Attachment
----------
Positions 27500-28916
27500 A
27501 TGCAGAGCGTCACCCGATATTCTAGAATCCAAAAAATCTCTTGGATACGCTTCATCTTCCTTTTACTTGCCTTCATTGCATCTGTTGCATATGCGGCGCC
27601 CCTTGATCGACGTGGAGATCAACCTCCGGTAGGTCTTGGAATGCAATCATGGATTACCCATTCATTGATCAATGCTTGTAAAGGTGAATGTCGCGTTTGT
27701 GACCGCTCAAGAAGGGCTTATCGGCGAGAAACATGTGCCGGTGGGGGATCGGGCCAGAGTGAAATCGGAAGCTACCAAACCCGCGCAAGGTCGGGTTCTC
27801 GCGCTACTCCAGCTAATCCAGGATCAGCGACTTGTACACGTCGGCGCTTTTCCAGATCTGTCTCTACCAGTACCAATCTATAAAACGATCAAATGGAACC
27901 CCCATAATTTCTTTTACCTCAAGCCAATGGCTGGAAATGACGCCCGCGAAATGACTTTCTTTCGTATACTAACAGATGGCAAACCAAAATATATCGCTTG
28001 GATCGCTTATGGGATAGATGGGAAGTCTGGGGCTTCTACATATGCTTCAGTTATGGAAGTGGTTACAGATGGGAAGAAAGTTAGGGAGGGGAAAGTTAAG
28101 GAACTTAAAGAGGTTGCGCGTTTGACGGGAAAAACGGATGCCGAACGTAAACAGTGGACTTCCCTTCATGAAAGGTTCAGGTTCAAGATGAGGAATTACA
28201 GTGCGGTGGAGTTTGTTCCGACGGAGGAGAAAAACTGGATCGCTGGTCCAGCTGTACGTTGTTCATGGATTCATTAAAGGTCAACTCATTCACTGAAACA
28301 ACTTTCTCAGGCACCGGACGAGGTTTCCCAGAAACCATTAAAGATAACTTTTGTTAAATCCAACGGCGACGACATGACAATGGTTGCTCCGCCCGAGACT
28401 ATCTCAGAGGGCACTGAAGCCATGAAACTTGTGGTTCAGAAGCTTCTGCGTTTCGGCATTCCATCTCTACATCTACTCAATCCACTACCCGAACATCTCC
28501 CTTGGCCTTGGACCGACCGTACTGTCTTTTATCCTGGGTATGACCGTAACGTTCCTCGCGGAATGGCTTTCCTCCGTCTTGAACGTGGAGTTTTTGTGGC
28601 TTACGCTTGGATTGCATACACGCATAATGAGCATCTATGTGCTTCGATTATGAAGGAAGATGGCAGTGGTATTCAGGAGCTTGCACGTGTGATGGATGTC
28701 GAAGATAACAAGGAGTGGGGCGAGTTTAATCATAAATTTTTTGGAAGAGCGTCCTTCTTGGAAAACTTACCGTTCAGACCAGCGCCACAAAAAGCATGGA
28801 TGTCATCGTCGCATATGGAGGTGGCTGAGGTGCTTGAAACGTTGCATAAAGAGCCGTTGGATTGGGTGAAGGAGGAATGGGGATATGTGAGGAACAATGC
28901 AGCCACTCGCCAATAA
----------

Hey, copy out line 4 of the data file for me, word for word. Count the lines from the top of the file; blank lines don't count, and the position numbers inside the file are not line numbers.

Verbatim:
27601 CCTTGATCGACGTGGAGATCAACCTCCGGTAGGTCTTGGAATGCAATCATGGATTACCCATTCATTGATCAATGCTTGTAAAGGTGAATGTCGCGTTTGT